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Competitive Binding of Somatomedin to the Insulin Receptors of Adipocytes, Chondrocytes, and Liver Membranes

By Raymond L. Hintz, David R. Clemmons, Louis E. Underwood and Judson J. Van Wyk

Abstract

The action of growth hormone on skeletal tissue is mediated through somatomedin, a low molecular weight peptide found in serum. This peptide, formerly known as “sulfation factor” or “thymidine factor,” produces marked insulin-like effects in various target tissues. Since at least some of the metabolic effects of insulin on target cells are initiated by a highly specific interaction with receptors on cell membranes, this study was undertaken to determine whether somatomedin might interact with the same binding sites. It was found that somatomedin, at physiological concentrations, competes with (125)I-labeled insulin for receptor sites on isolated fat cells, liver membranes, and isolated chondrocytes, and that the relative binding affinities of insulin and somatomedin reflect the in vitro biological potencies of the two hormones in these tissues. This is the first demonstration of a peptide other than insulin, proinsulin, or derivatives of insulin competing for insulin-binding sites, and implies a structural, as well as a functional, homology between somatomedin and insulin. Somatomedin may be only one of a larger group of homologous pleiotypic peptides with different target organ specificities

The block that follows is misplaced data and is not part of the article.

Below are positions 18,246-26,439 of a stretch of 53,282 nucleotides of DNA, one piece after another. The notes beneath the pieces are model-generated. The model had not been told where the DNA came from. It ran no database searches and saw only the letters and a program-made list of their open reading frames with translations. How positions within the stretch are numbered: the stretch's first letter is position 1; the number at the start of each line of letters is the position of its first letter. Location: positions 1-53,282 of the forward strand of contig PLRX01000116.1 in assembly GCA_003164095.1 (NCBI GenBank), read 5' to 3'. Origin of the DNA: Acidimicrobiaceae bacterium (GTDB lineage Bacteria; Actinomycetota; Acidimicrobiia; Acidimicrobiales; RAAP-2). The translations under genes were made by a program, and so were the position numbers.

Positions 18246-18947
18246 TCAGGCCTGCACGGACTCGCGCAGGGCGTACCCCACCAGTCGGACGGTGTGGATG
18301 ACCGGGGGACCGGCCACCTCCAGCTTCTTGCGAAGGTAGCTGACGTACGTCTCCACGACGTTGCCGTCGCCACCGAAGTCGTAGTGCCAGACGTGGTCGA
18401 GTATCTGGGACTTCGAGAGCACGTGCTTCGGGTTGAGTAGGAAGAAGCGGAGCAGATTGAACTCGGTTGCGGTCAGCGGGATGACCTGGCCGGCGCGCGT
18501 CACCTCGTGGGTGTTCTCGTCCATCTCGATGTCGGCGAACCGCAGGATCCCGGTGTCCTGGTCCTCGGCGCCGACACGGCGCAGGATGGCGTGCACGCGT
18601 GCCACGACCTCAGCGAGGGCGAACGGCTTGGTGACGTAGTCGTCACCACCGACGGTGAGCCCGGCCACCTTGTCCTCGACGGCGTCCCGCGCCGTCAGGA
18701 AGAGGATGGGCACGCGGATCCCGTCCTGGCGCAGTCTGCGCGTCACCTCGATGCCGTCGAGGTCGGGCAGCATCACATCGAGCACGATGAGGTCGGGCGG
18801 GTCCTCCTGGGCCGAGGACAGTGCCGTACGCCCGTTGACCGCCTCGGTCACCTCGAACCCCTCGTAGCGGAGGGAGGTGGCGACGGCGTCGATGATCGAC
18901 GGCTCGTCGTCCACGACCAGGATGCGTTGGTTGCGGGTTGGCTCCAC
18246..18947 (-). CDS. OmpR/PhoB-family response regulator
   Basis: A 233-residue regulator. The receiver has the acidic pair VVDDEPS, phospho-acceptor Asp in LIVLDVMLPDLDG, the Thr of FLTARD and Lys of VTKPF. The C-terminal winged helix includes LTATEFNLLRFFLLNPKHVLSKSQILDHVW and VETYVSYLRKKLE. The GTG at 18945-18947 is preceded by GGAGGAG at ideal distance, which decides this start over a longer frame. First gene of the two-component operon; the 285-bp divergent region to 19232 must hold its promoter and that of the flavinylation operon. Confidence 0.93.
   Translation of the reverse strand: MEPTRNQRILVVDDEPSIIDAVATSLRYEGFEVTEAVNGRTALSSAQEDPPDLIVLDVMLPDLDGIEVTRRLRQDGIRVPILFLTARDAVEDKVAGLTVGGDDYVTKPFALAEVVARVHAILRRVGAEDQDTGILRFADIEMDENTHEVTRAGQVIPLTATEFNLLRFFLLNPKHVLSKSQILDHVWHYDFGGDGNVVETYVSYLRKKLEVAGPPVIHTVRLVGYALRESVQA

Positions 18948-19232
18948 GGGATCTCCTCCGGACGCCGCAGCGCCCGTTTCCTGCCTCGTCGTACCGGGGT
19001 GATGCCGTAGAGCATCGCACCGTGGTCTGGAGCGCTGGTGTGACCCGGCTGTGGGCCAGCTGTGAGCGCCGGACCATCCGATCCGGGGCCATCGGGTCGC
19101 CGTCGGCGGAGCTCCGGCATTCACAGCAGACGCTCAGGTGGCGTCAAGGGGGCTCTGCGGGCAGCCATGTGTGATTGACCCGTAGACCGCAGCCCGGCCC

Topics: Biological Sciences: Biochemistry
Year: 1972
DOI identifier: 10.1073/pnas.69.8.2351
OAI identifier: oai:pubmedcentral.nih.gov:426932
Provided by: PubMed Central
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